NEW ABSTRACT AVAILABLE: Human-elephant conflict risk assessment under coupled climatic and anthropogenic changes in Thailand

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Wed, Jun 22, 2022 5:30 PM

Human-elephant conflict risk assessment under coupled climatic and
anthropogenic changes in ThailandNuntikorn Kitratporn &
WataruTakeuchiScience of the Total EnvironmentAugust 15, 2022Abstract

As natural resources decrease, competition between humans and large
endangered wildlife increases, hindering the sustainability of animal
conservation and human development. Despite the multi-dimensional nature of
such interactions, proactive assessments that consider both the biosphere
and anthroposphere remain limited. In this study, we proposed a human
elephant conflict risk assessment framework and analyzed the spatial
distribution of risk at the baseline (2000–2019) and in the near future
(2025–2044) for Thailand, so that it may address the multifaceted
characteristics and impending effects of climate change. Future scenarios
were based on the combination of RCP45/SSP2 or RCP85/SSP5 and spatial
policy, with or without elephant buffer zones. The composite risk index,
comprised of hazard, exposure, and vulnerability, was constructed using the
geometric mean, and validation was performed with the area under the curve
(AUC). Our results projected a shift with increasing future risk toward
higher latitudes and altitudes. Increasing future risk (average +1.7% to
+7.4%) in the four forest complexes (FCs) in northwestern regions was a
result of higher hazard and vulnerability from more favorable habitat
conditions and increasing drought probability, respectively. Reduction in
future risk (average −3.1% to −57.9%) in other FCs in lower regions was
mainly due to decreasing hazard because of decreasing habitat suitability.
Our results also highlight geographically explicit strategies to support
long-term planning of conservation resources. Areas with increasing future
risk are currently facing low conflict; hence it is recommended that future
strategies should enhance adaptive capacity and coexistence awareness.
Conversely, areas with lowering future risk from a decrease in habitat
quality are recommended to identify buffer strategies around protected
areas to support existing large elephant populations.

ABSTRACT
LINKhttps://www.sciencedirect.com/science/article/abs/pii/S0048969722022677?via%3Dihub
https://www.sciencedirect.com/science/article/abs/pii/S0048969722022677?via%3Dihub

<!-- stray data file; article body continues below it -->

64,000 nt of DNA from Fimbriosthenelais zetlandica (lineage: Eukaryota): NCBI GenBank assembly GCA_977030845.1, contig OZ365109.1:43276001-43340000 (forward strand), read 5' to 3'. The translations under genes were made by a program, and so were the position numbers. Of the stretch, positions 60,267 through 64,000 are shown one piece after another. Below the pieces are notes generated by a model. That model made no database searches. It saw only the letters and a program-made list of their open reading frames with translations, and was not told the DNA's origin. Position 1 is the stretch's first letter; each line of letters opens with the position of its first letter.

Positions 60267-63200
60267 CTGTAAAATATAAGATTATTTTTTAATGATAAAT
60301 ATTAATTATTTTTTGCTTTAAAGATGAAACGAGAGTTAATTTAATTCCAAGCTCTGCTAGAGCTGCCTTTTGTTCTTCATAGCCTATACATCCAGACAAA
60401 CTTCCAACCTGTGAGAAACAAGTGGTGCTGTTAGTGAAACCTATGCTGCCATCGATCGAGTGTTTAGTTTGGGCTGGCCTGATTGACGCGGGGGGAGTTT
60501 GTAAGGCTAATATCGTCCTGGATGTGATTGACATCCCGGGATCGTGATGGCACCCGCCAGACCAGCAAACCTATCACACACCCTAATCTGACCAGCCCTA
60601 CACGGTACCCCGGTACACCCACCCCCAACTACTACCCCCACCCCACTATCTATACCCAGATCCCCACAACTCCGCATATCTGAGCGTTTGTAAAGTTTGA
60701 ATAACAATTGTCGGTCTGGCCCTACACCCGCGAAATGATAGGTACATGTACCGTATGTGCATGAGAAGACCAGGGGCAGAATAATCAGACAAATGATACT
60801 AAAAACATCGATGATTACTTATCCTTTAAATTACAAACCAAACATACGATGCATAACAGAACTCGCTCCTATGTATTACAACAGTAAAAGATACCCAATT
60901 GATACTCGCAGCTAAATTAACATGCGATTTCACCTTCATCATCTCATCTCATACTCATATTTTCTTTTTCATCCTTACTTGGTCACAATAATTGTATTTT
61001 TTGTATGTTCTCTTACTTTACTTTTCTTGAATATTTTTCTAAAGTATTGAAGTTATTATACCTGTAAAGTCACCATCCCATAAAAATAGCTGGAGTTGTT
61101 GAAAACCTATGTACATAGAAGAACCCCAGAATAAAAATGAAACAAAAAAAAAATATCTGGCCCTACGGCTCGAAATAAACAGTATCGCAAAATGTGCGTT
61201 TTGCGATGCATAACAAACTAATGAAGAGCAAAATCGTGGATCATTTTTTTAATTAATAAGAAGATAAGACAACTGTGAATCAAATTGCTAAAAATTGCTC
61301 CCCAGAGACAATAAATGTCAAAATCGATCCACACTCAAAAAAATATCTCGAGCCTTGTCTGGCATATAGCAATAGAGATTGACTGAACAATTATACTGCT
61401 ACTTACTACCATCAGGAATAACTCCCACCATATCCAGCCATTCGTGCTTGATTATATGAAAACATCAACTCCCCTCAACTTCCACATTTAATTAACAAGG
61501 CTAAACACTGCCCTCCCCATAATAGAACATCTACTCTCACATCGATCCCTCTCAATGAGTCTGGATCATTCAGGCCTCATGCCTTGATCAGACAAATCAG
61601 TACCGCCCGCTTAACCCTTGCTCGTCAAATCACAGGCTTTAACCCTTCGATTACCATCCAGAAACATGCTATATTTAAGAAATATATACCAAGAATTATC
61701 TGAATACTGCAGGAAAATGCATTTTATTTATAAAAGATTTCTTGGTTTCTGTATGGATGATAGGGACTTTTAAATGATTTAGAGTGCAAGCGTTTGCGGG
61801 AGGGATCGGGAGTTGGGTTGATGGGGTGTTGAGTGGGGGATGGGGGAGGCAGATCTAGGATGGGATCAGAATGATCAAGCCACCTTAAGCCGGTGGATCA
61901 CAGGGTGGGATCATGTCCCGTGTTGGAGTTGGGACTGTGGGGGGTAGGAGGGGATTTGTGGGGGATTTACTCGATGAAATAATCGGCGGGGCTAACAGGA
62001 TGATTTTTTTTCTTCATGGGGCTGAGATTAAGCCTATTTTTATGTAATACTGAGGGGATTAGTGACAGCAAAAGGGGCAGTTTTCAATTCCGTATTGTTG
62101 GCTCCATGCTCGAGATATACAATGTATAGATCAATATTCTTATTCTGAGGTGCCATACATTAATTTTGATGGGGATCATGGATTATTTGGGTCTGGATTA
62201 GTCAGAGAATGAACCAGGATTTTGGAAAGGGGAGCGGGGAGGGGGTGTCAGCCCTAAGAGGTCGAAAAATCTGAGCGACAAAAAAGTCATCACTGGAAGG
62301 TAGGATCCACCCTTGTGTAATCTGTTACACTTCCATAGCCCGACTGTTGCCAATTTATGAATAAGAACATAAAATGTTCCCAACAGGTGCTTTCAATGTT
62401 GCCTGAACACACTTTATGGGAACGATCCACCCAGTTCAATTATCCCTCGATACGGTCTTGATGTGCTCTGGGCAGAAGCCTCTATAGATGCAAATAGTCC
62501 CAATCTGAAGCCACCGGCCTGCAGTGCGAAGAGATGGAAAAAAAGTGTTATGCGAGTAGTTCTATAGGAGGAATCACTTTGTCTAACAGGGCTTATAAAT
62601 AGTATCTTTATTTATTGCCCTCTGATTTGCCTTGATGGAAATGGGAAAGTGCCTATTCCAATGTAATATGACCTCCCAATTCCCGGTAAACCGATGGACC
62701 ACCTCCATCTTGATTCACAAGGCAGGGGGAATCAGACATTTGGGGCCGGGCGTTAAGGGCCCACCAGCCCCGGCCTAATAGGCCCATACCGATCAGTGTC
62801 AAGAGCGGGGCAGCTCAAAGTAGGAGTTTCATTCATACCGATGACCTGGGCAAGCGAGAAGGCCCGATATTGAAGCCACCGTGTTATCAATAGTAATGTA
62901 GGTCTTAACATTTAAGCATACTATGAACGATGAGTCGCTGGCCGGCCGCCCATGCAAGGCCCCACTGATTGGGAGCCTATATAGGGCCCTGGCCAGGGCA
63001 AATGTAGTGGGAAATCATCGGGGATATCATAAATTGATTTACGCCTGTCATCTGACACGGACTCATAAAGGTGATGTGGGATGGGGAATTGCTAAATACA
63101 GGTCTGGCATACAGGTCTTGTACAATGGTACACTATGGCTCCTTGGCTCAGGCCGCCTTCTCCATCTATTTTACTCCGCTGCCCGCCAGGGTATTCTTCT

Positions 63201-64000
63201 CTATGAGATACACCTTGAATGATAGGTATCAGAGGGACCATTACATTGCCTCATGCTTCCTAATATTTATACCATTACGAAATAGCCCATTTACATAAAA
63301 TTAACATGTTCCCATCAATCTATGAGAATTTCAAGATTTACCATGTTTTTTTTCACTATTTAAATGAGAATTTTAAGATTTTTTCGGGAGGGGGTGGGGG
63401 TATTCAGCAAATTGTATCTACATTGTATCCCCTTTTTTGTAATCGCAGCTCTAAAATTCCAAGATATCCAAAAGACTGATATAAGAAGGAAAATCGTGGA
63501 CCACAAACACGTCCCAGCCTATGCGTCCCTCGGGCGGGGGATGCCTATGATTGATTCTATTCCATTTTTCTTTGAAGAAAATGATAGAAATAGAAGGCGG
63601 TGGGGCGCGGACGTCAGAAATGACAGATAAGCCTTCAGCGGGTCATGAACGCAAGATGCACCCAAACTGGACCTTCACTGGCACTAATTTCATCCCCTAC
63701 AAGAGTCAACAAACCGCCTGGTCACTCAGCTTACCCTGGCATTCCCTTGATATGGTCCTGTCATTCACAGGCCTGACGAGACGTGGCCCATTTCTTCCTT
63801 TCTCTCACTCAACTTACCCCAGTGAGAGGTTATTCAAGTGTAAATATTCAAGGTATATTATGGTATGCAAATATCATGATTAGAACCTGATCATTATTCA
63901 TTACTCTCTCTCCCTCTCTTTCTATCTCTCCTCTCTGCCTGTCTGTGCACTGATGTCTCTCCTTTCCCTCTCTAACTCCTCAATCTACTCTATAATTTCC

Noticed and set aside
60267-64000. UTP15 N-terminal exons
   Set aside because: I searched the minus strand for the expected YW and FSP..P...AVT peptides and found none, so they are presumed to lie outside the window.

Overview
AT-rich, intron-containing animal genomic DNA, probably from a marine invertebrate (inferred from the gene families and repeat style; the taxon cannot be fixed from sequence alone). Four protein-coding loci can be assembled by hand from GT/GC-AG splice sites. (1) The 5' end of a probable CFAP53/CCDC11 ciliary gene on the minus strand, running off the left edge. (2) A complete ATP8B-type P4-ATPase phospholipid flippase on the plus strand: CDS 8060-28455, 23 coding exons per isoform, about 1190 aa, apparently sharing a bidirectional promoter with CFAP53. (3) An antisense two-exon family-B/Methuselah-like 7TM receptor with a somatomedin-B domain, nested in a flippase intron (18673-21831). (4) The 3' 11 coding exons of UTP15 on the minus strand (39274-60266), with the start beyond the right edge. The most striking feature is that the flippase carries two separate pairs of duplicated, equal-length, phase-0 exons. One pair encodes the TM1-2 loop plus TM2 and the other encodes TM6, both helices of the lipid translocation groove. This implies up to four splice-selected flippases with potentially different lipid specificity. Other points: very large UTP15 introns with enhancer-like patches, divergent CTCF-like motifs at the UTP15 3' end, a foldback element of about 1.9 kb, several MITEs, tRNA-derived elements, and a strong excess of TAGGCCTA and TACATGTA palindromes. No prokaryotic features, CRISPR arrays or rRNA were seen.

*Human-elephant conflict risk assessment under coupled climatic and anthropogenic changes in ThailandNuntikorn Kitratporn & WataruTakeuchiScience of the Total EnvironmentAugust 15, 2022Abstract* As natural resources decrease, competition between humans and large endangered wildlife increases, hindering the sustainability of animal conservation and human development. Despite the multi-dimensional nature of such interactions, proactive assessments that consider both the biosphere and anthroposphere remain limited. In this study, we proposed a human elephant conflict risk assessment framework and analyzed the spatial distribution of risk at the baseline (2000–2019) and in the near future (2025–2044) for Thailand, so that it may address the multifaceted characteristics and impending effects of climate change. Future scenarios were based on the combination of RCP45/SSP2 or RCP85/SSP5 and spatial policy, with or without elephant buffer zones. The composite risk index, comprised of hazard, exposure, and vulnerability, was constructed using the geometric mean, and validation was performed with the area under the curve (AUC). Our results projected a shift with increasing future risk toward higher latitudes and altitudes. Increasing future risk (average +1.7% to +7.4%) in the four forest complexes (FCs) in northwestern regions was a result of higher hazard and vulnerability from more favorable habitat conditions and increasing drought probability, respectively. Reduction in future risk (average −3.1% to −57.9%) in other FCs in lower regions was mainly due to decreasing hazard because of decreasing habitat suitability. Our results also highlight geographically explicit strategies to support long-term planning of conservation resources. Areas with increasing future risk are currently facing low conflict; hence it is recommended that future strategies should enhance adaptive capacity and coexistence awareness. Conversely, areas with lowering future risk from a decrease in habitat quality are recommended to identify buffer strategies around protected areas to support existing large elephant populations. *ABSTRACT LINKhttps://www.sciencedirect.com/science/article/abs/pii/S0048969722022677?via%3Dihub <https://www.sciencedirect.com/science/article/abs/pii/S0048969722022677?via%3Dihub>*